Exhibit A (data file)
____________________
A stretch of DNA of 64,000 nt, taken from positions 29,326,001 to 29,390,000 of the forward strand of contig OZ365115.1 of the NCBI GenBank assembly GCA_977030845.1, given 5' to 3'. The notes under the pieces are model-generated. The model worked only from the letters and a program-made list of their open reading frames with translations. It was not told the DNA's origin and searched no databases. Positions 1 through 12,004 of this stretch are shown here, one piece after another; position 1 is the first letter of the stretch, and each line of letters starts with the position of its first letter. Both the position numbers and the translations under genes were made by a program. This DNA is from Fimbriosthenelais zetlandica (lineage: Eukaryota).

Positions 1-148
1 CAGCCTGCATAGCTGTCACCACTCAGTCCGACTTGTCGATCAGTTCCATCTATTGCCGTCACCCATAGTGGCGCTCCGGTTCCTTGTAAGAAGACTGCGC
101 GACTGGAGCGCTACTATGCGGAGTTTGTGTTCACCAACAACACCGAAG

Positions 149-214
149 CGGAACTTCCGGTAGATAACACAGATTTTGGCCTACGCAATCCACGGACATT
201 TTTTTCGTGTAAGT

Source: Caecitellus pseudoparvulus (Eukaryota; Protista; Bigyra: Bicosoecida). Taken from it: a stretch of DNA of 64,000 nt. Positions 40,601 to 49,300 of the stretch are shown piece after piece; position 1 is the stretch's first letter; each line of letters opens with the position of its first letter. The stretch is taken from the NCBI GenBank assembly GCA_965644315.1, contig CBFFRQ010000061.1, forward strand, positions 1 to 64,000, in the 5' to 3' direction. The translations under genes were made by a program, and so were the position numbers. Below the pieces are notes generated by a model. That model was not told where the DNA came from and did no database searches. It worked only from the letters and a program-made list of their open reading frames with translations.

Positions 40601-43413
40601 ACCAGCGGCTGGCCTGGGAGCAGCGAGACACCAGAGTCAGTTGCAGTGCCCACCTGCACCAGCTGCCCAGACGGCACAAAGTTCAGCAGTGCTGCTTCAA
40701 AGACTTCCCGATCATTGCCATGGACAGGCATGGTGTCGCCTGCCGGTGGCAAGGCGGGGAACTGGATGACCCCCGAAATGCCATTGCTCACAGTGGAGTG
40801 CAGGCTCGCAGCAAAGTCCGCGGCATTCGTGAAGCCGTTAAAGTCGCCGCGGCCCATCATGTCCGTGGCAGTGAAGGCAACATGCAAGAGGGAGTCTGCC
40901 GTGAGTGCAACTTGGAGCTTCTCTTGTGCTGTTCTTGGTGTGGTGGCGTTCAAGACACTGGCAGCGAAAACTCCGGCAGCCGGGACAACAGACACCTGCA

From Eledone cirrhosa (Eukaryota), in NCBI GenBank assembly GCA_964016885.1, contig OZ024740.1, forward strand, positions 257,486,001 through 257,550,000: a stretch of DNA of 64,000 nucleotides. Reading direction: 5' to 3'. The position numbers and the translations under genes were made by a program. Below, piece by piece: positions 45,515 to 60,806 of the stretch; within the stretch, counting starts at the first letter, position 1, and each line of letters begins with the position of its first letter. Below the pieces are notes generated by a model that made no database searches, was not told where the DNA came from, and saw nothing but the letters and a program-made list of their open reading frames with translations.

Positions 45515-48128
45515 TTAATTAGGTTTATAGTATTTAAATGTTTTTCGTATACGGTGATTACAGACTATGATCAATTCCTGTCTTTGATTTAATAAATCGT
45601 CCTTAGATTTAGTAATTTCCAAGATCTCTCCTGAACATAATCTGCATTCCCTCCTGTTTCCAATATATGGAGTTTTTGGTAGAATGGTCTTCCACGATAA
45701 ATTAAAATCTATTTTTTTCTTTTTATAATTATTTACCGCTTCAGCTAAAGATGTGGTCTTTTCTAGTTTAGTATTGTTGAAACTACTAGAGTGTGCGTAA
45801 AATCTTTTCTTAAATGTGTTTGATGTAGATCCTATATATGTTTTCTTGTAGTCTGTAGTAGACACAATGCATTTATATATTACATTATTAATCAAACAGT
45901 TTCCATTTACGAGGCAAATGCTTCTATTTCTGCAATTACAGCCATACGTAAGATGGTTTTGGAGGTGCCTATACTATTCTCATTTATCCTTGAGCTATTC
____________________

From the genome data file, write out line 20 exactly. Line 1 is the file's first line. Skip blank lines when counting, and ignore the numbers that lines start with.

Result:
45901 TTCCATTTACGAGGCAAATGCTTCTATTTCTGCAATTACAGCCATACGTAAGATGGTTTTGGAGGTGCCTATACTATTCTCATTTATCCTTGAGCTATTC